Antibody-mediated immune reactions to endogenous proteins
Mechanobiology of iPSC-derived cardiomyocytes
Immunogenicity of nanoparticles
1. Antibody-mediated immune reactions to endogenous proteins
Immunogenicity (i.e. the ability of a particular substance to provoke an immune response in humans or animals) represents a major challenge for the development of new biotherapeutics. It is essential to identify those factors which induce an immune response which sometimes may lead to autoimmune diseases.
We combine biophysical techniques (e.g. circular dichroism spectroscopy, single molecule force spectroscopy, calorimetry, fluorescence microscopy) and molecular dynamic simulation studies to predict whether mutations, posttranslational modifications or stress conditions (e.g. pH, drugs) may induce protein immunogenicity.
Of particular interest is the conformational dynamics of proteins involved in autoimmune diseases (e.g. soluble beta2-glycoprotein and transmembrane protein integrin alpha2b beta3. We also study the interaction of proteins with autoantibodies and with cells of the immune system.
2. Mechanobiology of iPSC-derived cardiomyocytes
Induced pluripotent stem cell-derived cardiomyocytes (iPSC-CM) possess outstanding capacity for cardiac regeneration and represent models of cardiac diseases. We investigate using 3D engineered surfaces with various properties (e.g. size, shape, elasticity) the mechanobiology of iPSC-CM under physiological and pharmacological conditions. The main objective is to understand the mechanisms through which the complex physico-chemical interactions between cardiomyocytes and their environment are translated into biochemical and cellular responses with the final purpose to understand the basic functionality of cardiac cells and to fabricate in vitro myocardial tissue constructs.
3. Immunogenicity of nanoparticles
Nanoparticles can stimulate and/or suppress the immune response by binding to blood proteins. Although the compatibility of the nanoparticles with the immune system is largely determined by their physico-chemical properties (e.g. size, shape, charge, surface groups), the effect of nanoparticle properties on the immune system is little explored. Using in vitro tools we predict and control the immunogenicity of nanoparticles by adjusting their physical properties (e.g. size, surface charge) and targeting ligands (e.g. antibodies, proteins).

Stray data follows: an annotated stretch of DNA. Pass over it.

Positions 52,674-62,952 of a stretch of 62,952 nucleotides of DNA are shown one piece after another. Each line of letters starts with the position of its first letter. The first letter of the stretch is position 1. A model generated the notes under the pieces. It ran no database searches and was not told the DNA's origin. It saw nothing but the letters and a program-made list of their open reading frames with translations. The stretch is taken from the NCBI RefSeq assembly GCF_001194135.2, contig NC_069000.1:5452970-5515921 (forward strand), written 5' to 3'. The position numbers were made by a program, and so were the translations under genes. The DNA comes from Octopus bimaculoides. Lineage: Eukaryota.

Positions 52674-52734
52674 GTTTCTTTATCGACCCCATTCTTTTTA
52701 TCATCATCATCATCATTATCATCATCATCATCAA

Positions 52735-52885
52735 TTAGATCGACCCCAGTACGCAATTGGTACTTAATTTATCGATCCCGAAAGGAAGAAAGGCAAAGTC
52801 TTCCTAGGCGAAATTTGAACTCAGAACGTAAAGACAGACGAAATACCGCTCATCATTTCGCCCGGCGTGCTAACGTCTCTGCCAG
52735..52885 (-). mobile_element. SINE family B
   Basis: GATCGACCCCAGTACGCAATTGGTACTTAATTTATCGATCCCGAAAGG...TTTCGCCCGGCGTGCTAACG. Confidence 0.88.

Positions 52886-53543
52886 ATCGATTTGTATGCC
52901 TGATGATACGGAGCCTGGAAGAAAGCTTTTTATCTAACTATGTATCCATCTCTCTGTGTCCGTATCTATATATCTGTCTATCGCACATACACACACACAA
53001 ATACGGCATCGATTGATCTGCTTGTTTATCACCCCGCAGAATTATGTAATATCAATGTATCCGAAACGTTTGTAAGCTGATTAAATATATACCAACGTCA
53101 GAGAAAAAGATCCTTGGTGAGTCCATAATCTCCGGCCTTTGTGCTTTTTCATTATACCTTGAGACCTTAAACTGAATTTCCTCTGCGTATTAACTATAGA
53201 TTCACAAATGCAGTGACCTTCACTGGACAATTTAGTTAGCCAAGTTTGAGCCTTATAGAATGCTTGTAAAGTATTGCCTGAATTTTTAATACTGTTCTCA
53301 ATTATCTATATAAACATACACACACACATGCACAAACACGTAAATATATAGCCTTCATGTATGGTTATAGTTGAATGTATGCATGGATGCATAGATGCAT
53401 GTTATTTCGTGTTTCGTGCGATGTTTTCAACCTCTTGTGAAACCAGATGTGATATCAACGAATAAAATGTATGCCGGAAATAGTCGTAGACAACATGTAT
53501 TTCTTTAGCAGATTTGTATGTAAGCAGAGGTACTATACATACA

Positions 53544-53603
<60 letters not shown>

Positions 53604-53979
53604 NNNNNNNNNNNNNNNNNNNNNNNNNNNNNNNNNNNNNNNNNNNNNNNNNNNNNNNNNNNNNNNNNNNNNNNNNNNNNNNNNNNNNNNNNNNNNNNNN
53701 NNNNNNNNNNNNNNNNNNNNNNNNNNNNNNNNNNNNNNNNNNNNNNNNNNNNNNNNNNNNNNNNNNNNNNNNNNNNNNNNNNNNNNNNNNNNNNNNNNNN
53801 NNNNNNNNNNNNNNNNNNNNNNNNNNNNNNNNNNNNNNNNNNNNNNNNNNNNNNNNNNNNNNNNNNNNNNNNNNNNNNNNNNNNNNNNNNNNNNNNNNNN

We functionalize gold- or magnetic nanoparticles with biopolymers and investigate protein corona formation using blood proteins (e.g. transferrin, human serum albumin) and the immunogenicity of the bioconjugates.
- Prof. Ali Abou-Hassan (Sorbonne University, Paris, France)
- Prof. Adnane Achour (Karolinska Institute, Stockholm, Sweden)
- Dr. Lukas Cyganek (University Medicine Göttingen, Germany)
- Prof. Dr. Christiane A. Helm (Department Physics, University Greifswald, Germany)
- Dr. Susan Köppen (Hybrid Materials Interfaces, University of Bremen, Germany)
- Prof. Markus Lerch (University Medicine Greifswald, Germany)
- Dr. Christopher H. Lillig (University Medicine Greifswald, Germany)
- Prof. Luis M. Liz-Marzán (CICbiomaGUNE, San Sebastian, Spain)
- Prof. Markus Münzenberg (University of Greifswald, Germany)
- Prof. Anisur Rahman (Department of Rheumatology, University College London, United Kingdom)
- Prof. Karen Vanhoorelbeke (Laboratory for Thrombosis Research, KU Leuven, Belgium)
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